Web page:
Tuesday, November 15, 2011

Live Review - Fucked Up / Titus Andronicus @ Le Poisson Rouge

New York City Gets Fucked Up
By Bill Reese*

If the rumors are true and Damian Abraham is planning to leave Fucked Up at the end of 2011, then last night’s performance “in the round” at Le Poisson Rouge in Manhattan will go down as one of the band’s legendary performances. The Toronto-based 6-piece—accompanied by a String Quartet—ripped through David Comes to Life, their four-act, 18-song, 78-minute rock opera like a runaway train.

As leader of the band, Abraham is less of a frontman and more of a mascot. He didn’t make it through his first song without ripping off a black T-shirt and completing the rest of the set topless, as is his custom. His vocals are gravelly, punishing, at times sounding as though he pained with every lyric. That said, the crowd were more than willing to assist this great white bear of a man, as he pushed the mic into the face of any fan he spotted singing along. He wasted no opportunity to share the mic and he spared no raised hand from a big sweaty high-five.

The stage at LPR was centered on the floor, offering everyone in attendance an up-close view, but Abraham took it a step further. He climbed up to the raised terrace lounge and sang with the VIP section. Later he sang “Remember My Name” from atop the bar like something out of a demented Coyote Ugly. He slam-danced with fans at the front of the stage and sang along with crowdsurfers, arm-in-arm, as if they were members of the band. Thing is, everybody was a member of Fucked Up, whether they realized it or not.

While Damian Abraham is a spectacle in-and-of himself, the triple-guitar, bass and drum combo of Fucked Up delivered an absolutely blistering set. Billy Joe Armstrong ain’t got shit on Fucked Up. This is the best riff-writing machine in Punk, hands down, and if asked they’d take on any Heavy Metal challengers as well. Their riffs are built like German sports cars, fast, sleek, surprisingly elegant. David Comes to Life has more hooks than a tackle shop, especially in the anthemic “Turn the Season,” the scream-along “Under My Nose,” and the fiery “Serve Me Right.”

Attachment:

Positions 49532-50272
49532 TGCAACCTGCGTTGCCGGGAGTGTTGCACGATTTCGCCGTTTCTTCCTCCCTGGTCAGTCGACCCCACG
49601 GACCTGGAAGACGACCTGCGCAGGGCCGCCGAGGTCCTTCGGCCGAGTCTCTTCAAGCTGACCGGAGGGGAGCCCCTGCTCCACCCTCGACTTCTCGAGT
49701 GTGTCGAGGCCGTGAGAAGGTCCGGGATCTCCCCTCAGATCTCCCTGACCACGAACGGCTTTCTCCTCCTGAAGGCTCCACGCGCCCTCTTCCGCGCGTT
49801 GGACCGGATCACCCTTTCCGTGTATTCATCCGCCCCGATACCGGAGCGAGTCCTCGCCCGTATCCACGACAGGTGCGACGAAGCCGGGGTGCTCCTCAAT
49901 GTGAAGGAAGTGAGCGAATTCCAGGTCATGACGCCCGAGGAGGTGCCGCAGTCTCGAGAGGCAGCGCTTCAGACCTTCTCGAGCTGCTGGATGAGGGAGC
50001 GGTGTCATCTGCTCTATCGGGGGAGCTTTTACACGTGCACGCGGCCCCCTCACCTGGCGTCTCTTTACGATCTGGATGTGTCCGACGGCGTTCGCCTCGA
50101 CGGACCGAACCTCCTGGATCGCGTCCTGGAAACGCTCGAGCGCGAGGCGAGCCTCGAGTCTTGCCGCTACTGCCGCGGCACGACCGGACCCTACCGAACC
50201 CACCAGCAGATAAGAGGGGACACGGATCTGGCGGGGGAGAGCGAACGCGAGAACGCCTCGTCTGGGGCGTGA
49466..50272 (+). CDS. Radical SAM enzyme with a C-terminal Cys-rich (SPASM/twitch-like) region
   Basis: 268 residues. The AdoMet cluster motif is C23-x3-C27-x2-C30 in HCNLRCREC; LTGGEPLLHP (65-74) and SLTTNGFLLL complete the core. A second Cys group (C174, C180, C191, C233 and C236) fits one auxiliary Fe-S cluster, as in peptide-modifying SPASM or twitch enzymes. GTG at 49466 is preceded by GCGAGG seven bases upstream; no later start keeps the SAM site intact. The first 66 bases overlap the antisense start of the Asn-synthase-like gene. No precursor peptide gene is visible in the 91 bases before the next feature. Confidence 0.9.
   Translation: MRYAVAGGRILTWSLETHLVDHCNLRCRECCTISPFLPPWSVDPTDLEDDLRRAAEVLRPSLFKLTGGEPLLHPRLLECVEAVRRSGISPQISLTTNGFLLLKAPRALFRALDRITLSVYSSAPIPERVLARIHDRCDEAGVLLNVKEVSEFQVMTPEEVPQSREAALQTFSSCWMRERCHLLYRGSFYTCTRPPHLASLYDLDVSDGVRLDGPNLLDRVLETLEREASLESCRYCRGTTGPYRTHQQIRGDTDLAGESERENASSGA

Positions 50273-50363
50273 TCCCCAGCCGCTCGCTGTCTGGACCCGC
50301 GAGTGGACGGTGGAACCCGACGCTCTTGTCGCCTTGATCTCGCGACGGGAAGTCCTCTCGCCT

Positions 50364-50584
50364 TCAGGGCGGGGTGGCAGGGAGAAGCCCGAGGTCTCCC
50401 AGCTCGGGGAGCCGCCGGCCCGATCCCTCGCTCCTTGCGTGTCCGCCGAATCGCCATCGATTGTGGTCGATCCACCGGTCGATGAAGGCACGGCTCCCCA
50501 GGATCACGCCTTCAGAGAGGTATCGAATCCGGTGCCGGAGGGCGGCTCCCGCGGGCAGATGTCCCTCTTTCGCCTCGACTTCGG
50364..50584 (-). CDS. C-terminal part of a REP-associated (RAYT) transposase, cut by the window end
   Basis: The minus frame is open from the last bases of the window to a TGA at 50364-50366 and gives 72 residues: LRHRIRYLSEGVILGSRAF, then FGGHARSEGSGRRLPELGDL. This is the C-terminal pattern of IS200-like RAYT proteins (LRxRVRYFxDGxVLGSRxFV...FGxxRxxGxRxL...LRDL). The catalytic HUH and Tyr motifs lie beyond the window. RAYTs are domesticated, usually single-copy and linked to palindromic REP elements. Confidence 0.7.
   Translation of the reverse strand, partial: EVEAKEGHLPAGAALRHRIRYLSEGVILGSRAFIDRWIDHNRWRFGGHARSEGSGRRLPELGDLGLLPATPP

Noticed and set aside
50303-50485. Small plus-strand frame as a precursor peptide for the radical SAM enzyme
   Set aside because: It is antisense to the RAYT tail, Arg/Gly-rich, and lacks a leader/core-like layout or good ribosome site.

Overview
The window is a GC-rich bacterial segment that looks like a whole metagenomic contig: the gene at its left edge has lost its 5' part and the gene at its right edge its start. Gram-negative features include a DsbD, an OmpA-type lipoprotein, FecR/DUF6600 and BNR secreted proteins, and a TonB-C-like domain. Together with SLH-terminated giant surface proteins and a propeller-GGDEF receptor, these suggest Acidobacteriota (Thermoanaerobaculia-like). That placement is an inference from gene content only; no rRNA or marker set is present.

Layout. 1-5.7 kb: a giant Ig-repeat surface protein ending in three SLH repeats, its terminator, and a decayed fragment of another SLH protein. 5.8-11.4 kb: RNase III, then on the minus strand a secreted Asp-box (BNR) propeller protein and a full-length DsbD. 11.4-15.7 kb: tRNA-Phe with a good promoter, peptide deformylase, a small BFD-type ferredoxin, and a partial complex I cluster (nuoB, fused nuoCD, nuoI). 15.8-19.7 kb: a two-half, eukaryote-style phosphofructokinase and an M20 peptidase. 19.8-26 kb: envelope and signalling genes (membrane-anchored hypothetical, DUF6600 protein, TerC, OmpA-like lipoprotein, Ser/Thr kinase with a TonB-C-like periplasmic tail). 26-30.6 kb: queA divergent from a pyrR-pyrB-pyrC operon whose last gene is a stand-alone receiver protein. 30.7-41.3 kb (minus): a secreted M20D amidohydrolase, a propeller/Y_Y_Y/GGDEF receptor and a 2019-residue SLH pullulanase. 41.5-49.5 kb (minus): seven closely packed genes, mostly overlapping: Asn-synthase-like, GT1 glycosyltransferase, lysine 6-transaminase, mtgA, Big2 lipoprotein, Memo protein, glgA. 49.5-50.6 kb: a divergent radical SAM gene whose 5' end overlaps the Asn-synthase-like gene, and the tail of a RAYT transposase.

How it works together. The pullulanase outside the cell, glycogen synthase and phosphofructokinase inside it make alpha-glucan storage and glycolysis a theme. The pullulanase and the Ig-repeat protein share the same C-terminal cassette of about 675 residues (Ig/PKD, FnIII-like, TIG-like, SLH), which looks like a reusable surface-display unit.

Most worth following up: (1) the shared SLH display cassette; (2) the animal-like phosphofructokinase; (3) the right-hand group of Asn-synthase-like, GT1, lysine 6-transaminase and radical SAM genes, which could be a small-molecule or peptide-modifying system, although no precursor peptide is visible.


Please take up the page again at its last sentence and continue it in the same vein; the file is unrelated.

By the beginning of Act IV of the 4-act opus, Abraham was running out of steam, but not spirit. A young Daryl Palumbo could jump around just as much and yell just as loud as Abraham, but he didn’t also have to lug around a solid 250—maybe even 300 pounds with him. It was exhausting just watching the lead singer stumble across the finish line as the band wrapped up David Comes to Life, with Abraham holding the mic aloft with one arm as the string quartet played them out. In case that wasn’t enough, the band came back out for a 3-song encore or previous work.

If Fucked Up had a thin, whiny singer, or a moniker that didn’t automatically disqualify them from any radio airplay, they would be the biggest band in Canada and would be one of the most popular bands in the United States. They don’t have either and we are all better off for it. Damian Abraham may be on his way to a well-deserved retirement or hiatus, but the brainchilds behind Fucked Up: guitarists Mike Haliechuk, Josh Zucker and Ben Cook; bassist Sandy Miranda; and drummer Jonah Falco, aren’t done yet. They’re amazingly intelligent songwriters and flawless musicians. If there was any doubt that David Comes to Life isn’t this reporter’s album of the year, those doubts are as torn to shreds as the Fucked Up singer’s vocal cords.

Oh yeah, and NJ hardcore heroes Titus Andronicus opened the show, playing a few new songs that may very well appear on the follow up to last year’s epic The Monitor. Singer/guitarist Patrick Stickles credited Fucked Up for teaching them that it was okay to write 7-minute punk epics. The new tracks sounded like a more-refined version of tunes from their debut An Airing of Grievances and were generally devoid of references to the American Civil War or any other major theme. One tune, a song Stickles dedicated to the band’s label—who he suggested would be happy to hear a 3-minute song for a change—was particularly catchy, showing signs that Stickles fellow New Jerseian Bruce Springsteen is rubbing off on the frontman a bit. Another new track, “Food Fight,” tackled Stickles’ self-described eating disorder, and went from being a frolicky Clash-esque riff to a distorted late-era Nirvana dirge towards the end. It was the band’s third show with new guitarist Liam Betson, who replaced the effervescent Amy Klein.

*Bill Reese is a contributing writer to Officially A Yuppie. He is also the Host of our podcast, Officially A Podcast.